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Act One: What Really Happens In Marriage

Ira visits marital researcher John Gottman, who's part of a generation of researchers that have revolutionized the way we see marriage by observing successful and unsuccessful marriages and trying to figure out what the successful happy ones are doing that the ones who end up in divorce are not. Marriage research and links to marriage education programs for couples are online at www.smartmarriages.com.

Act Three: I Want To Be A Statistic

Starlee Kine gets answers about her parents marriage from her dad...after a lifetime of mystery. She and her sister had wanted her parents to divorce since they were little.

Prologue

We hear Billie Holliday, Keely Smith and Leo Reisman (with Anita Boyer) asking the musical question, "What Is This Thing Called Love?" And, reporter Sean Cole talks about love with Joe and Helen Garland, who fell in love during World War II, but married other people. Thirty years later they met again, felt the same love they felt when they were young, divorced their respective spouses, and finally married each other.

Act Two: Pen Pal Husband

When Janice Powell's husband went to prison, he wrote her a letter every day for eight years. When he was at home, he'd drink and get violent, but Janice said that the years in prison were the best of their relationship.

Act Two: Marriage As Rerun

Many couples eventually encounter this problem: One person in the couple trots out the same story over and over, and the other person has to just listen. But what do the stories we tell in front of our significant others mean, and what do the significant others really think of them? Ira talks to three couples about the stories they've each told and heard countless times, and why.

Act Three: Mr. Fun

Jonathan Goldstein and Heather O'Neill tell the true story of what happens when a person tries to intrude on a idyllic family of two, one of whom loves him, one of whom does not. For the first few years Jonathan knew Heather, her daughter Arizona was not very fond of him.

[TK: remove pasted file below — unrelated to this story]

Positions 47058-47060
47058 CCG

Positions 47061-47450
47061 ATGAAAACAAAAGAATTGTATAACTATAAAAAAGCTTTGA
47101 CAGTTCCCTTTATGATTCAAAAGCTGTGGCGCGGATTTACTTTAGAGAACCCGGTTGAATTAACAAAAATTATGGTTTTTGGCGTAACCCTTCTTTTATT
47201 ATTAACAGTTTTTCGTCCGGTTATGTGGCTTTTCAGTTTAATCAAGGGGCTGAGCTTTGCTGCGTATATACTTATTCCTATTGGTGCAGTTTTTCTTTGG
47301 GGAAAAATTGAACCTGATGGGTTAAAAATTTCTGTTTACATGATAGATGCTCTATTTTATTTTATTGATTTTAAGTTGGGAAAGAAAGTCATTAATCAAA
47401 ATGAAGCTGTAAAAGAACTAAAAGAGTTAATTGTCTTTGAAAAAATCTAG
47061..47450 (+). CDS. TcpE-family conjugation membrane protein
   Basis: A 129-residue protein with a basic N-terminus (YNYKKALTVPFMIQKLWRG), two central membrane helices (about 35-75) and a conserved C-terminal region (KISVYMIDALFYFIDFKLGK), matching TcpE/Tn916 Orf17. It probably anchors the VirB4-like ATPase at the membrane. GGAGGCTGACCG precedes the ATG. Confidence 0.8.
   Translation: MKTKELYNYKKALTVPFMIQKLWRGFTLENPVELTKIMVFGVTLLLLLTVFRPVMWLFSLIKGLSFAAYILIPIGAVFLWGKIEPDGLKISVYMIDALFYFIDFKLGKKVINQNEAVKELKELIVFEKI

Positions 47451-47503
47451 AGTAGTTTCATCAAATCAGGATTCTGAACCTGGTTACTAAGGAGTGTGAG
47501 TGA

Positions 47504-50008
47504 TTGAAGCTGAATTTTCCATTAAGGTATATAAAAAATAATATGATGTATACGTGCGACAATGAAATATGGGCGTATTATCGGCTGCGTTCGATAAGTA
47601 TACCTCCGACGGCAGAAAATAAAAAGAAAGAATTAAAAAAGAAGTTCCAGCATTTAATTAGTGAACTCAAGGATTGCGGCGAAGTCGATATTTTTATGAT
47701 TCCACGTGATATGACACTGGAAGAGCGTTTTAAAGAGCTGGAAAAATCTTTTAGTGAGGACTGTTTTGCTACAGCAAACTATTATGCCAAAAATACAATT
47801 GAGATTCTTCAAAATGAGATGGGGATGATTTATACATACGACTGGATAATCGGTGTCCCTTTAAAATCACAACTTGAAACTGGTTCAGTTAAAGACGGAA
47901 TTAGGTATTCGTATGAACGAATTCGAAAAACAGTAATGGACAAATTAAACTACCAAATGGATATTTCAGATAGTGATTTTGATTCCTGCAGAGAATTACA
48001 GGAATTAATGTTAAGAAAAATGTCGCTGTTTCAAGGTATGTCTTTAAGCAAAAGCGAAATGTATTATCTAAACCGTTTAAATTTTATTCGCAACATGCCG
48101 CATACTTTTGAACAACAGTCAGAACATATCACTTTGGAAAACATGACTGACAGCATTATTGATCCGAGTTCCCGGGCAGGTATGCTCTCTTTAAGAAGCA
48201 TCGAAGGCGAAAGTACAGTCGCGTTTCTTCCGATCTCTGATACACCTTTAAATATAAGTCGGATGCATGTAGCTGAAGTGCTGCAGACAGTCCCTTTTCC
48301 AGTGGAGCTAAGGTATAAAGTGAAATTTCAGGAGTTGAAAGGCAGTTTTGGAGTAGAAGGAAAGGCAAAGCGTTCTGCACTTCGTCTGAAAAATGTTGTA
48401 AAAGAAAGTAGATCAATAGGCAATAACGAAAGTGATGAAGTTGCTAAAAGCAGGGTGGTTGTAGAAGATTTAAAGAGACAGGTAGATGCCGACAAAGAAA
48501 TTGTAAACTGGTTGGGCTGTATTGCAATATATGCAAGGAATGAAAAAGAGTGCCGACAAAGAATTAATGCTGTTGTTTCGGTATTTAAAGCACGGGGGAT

Act One: Kiss

So what if you held onto a high-school crush? Under what conditions would it never go away? Tobias Wolff reads a short story called "Kiss." (38 minutes)

Act One: The Disappearance

Genevieve Jurgensen and her husband Laurent lost their two daughters, Elise and Mathilde, at the ages of 4 and 7. Actress Felicity Jones reads from Jurgensen's book, The Disappearance: A Memoir of Loss, in which Jurgensen tries to explain her children's lives and their deaths to a friend through a series of letters.

Prologue

The tendency toward self-reinvention is so deep in American culture that we have an entire industry, a self-help industry, telling us how to transform ourselves into someone new. And usually, we see this as a positive thing.

Act One

Over the course of his life, Keith Aldrich was a child of the Depression; an aspiring Hollywood actor; a self-styled Beat writer, a member of the New York literati, and then a hippie. Then in the 80's, he became a born-again Christian.